A medical crisis. A mysterious reconnection with an old friend. An actual boyfriend. Cecily’s had a busy year.
About this book: Childhood neighbors Suzie and Cecily lost touch when Suzie moved away after fifth grade. Through social media, they rekindle their offbeat friendship when they find they are simultaneously fighting cancer.
But Cecily has just learned from a reality television show that Suzie has died–of complications due to alcohol and drug abuse. Did Suzie really have cancer at all? Or was she, as the Dr. Dick show makes it appear, a compulsive liar and an alcoholic living in denial to the end?
Their relationship, and the truth about Suzie, is revealed through Facebook updates, emails and prose. Technology is both a story-telling device and an accomplice, facilitating the relationships and complicating them.
The Truth About Suzie explores the threads that hold us together and asks the reader what makes a relationship real. Does the virtual mirror of social media distort us, or do we distort it to reflect what pleases us about ourselves and hide what doesn’t?
About the author: Erica Rimlinger lives in Baltimore, Maryland with her husband, Kevin, and son, Max. learn more about her and her other work at EricaRimlinger.com.
If this book were a movie, I would rate it: A shade past PG-13 for occasional profanity and sexual innuendo.
Why I read this book: Because it’s about a topic that hits scarily close to home.
Reminds me of… Beth Kendrick, Jennifer Weiner, Lauren Weisberger, Helen Fielding. Edgy chick lit with a breast-cancer twist.
This story matters because…it examines the transcendent, enduring nature of friendship.
My take: First off, can I just say that I admire what this author has done? She’s taken one of life’s scariest situations and found humor and hope in it, which she has then transformed into an entertaining story to buoy other women who may also–if not now, then someday–find themselves in similar situations. In my opinion, this is why writers are called to write: to lift up our fellow life travelers. Bravo.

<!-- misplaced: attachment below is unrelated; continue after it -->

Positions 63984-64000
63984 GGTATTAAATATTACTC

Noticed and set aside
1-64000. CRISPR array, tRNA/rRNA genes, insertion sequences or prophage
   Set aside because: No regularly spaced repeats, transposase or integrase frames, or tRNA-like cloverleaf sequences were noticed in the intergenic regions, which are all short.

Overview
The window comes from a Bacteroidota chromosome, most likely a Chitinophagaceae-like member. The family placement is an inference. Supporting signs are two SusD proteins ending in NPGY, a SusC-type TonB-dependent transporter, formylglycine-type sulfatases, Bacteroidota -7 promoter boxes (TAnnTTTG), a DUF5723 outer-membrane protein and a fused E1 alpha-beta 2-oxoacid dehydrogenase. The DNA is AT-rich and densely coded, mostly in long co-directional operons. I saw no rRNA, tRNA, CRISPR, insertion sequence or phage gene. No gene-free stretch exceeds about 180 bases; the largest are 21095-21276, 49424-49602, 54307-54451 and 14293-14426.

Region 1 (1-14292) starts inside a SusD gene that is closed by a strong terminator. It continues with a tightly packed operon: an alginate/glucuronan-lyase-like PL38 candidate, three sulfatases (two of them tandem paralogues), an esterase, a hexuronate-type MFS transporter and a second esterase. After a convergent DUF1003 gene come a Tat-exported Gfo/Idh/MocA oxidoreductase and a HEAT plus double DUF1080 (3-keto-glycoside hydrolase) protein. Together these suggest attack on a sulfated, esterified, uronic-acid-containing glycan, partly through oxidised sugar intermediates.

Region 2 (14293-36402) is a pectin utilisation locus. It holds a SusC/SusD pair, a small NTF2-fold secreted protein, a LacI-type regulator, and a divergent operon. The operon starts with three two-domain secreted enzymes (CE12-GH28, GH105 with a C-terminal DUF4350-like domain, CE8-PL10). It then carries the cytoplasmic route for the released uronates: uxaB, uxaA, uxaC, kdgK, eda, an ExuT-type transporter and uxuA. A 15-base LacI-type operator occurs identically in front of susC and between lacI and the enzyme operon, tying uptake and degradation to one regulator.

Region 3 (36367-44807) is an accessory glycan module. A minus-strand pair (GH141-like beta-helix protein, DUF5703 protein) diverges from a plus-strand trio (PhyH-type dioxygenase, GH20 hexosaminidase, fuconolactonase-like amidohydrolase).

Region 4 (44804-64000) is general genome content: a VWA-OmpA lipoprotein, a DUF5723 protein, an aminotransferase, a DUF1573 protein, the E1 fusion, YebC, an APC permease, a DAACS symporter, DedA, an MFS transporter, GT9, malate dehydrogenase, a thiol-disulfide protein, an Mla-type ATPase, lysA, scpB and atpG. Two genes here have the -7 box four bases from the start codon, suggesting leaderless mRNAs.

From the outset, I was intrigued by the premise of The Truth About Suzie, and this–coupled with the fact that my sweet, young (34) sis-in-law had just been diagnosed with breast cancer–compelled me to take a look.
While I liked the way the opening gambit brought me right into Cecily’s life, I also found those first few pages a bit confusing. It was the narrative order that tripped me up–it didn’t unfold linearly. Then there was a bigger chronological jump back to over a year before when Cecily was first diagnosed with cancer, as revealed by way of her social media postings. I found this and some head-hopping (when the narrative point of view switches from one character’s perspective to another without explanation or break) a bit distracting.
These are on the whole fairly minor issues. What I would choose to focus on is the author’s sassy take on a serious subject. The Truth About Suzie is filled quirky characters as well as the wisdom and self-deprecating humor of someone who’s been there. I have a hunch that if I was diagnosed with a life-threatening illness and craved the perspective of a survivor, this book would be just what the doctor ordered.
[Tweet “On breast cancer and the transcendent, enduring nature of friendship. The Truth About Suzie @ERimlinger.”]
Thanks to the author for providing me a free copy to review. All opinions are mine.
After words: Friends, wherever you find yourself in this adventure called life, I think you would be uplifted and encouraged by the perspective Erica offers in this blog post: I Might Be Doomed. And I’m Happier Than I’ve Ever Been. It cheered me and made me look at some of my own life circumstances more hopefully.
Have you or a loved-one been through a life-threatening situation? What have you learned?